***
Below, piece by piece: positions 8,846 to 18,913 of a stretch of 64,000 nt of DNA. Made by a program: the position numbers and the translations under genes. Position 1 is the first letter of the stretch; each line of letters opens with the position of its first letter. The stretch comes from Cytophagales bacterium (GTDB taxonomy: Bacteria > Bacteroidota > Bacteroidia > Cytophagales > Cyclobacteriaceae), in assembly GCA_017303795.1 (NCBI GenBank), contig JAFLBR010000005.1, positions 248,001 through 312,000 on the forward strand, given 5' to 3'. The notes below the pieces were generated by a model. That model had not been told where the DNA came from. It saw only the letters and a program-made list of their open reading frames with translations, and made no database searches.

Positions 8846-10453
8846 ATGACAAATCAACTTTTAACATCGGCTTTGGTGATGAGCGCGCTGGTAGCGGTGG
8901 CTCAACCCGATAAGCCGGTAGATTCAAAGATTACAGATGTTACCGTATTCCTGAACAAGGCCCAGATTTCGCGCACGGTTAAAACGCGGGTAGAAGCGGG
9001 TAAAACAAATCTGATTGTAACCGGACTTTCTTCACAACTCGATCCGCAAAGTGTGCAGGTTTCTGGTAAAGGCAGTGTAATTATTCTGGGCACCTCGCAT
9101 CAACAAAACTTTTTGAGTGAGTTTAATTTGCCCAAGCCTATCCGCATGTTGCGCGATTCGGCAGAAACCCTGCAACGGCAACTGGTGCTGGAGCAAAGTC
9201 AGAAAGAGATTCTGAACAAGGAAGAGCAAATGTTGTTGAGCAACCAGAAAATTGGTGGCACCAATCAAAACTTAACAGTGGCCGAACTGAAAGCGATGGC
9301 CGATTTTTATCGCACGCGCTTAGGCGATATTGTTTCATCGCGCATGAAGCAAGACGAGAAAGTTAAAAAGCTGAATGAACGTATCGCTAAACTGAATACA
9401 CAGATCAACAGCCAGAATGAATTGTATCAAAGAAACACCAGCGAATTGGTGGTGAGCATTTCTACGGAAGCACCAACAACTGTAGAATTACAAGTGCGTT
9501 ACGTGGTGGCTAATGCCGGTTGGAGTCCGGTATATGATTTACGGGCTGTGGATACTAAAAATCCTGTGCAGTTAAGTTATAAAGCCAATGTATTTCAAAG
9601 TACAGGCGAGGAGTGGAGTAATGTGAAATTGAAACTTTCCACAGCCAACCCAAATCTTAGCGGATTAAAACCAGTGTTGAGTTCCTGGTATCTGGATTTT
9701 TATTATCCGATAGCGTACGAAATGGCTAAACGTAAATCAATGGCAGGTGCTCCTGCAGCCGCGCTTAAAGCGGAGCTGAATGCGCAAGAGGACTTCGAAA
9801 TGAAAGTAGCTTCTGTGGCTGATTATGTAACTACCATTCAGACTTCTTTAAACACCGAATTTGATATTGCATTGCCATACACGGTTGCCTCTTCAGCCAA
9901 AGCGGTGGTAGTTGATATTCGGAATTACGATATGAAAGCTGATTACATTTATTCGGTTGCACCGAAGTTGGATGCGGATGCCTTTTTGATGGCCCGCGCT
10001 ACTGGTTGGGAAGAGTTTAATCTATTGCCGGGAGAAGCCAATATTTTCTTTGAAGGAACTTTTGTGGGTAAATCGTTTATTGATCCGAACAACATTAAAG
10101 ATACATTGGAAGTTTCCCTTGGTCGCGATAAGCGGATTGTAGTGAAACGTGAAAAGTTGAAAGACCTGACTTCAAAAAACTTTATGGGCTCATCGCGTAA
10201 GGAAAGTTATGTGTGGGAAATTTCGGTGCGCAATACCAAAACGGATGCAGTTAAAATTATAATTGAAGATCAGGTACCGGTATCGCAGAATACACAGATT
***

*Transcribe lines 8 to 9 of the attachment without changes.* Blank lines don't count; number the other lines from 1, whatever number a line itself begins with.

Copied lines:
9301 CGATTTTTATCGCACGCGCTTAGGCGATATTGTTTCATCGCGCATGAAGCAAGACGAGAAAGTTAAAAAGCTGAATGAACGTATCGCTAAACTGAATACA
9401 CAGATCAACAGCCAGAATGAATTGTATCAAAGAAACACCAGCGAATTGGTGGTGAGCATTTCTACGGAAGCACCAACAACTGTAGAATTACAAGTGCGTT